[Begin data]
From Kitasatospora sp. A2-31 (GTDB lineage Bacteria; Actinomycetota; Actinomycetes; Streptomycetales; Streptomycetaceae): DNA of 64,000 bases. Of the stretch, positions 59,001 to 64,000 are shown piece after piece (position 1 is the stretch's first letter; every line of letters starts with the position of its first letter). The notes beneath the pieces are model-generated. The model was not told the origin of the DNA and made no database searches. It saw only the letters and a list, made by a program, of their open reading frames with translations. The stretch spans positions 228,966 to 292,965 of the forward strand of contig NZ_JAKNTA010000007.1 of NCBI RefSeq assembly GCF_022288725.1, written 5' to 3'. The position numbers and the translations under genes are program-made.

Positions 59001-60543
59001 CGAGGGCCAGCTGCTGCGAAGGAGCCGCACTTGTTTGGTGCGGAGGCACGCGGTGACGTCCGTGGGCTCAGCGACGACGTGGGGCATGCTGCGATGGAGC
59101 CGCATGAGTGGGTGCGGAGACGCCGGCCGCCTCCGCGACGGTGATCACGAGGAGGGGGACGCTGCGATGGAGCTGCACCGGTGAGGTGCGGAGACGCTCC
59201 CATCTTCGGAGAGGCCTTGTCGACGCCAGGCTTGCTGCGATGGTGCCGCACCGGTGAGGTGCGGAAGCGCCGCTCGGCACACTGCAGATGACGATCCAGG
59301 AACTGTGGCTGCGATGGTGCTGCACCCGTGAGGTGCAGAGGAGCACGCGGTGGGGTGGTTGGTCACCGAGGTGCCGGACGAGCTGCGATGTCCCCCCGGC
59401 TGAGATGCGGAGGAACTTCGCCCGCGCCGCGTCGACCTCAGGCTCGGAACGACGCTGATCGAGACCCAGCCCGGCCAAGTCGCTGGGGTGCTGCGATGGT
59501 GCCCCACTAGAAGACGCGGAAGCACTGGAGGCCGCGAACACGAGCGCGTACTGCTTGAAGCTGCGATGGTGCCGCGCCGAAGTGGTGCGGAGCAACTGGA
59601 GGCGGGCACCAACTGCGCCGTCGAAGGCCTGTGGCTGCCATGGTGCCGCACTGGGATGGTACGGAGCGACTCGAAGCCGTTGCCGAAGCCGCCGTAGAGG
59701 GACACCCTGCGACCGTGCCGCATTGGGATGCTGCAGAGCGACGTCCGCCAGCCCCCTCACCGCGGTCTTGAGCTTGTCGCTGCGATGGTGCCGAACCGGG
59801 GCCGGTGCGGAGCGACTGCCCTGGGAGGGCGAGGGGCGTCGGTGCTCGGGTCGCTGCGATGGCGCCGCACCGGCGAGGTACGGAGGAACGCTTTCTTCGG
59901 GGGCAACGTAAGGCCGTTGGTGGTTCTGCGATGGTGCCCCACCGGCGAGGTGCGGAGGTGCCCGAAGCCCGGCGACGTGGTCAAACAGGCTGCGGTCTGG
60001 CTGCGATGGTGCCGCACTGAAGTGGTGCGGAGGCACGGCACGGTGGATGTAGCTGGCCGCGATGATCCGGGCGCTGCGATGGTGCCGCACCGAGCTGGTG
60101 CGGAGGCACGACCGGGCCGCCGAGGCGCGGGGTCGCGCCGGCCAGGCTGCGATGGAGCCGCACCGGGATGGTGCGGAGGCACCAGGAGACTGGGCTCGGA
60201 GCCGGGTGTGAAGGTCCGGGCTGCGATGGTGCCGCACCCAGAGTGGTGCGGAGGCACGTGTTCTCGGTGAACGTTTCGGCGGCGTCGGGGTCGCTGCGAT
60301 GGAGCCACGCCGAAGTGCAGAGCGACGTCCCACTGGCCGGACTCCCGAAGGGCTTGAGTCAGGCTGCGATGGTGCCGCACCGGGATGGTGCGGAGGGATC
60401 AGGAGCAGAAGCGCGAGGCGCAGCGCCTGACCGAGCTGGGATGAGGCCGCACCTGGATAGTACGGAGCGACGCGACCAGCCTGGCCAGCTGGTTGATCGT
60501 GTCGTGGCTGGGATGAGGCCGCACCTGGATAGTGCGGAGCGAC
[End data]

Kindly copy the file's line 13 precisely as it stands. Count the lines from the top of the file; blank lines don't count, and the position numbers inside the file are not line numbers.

60001 CTGCGATGGTGCCGCACTGAAGTGGTGCGGAGGCACGGCACGGTGGATGTAGCTGGCCGCGATGATCCGGGCGCTGCGATGGTGCCGCACCGAGCTGGTG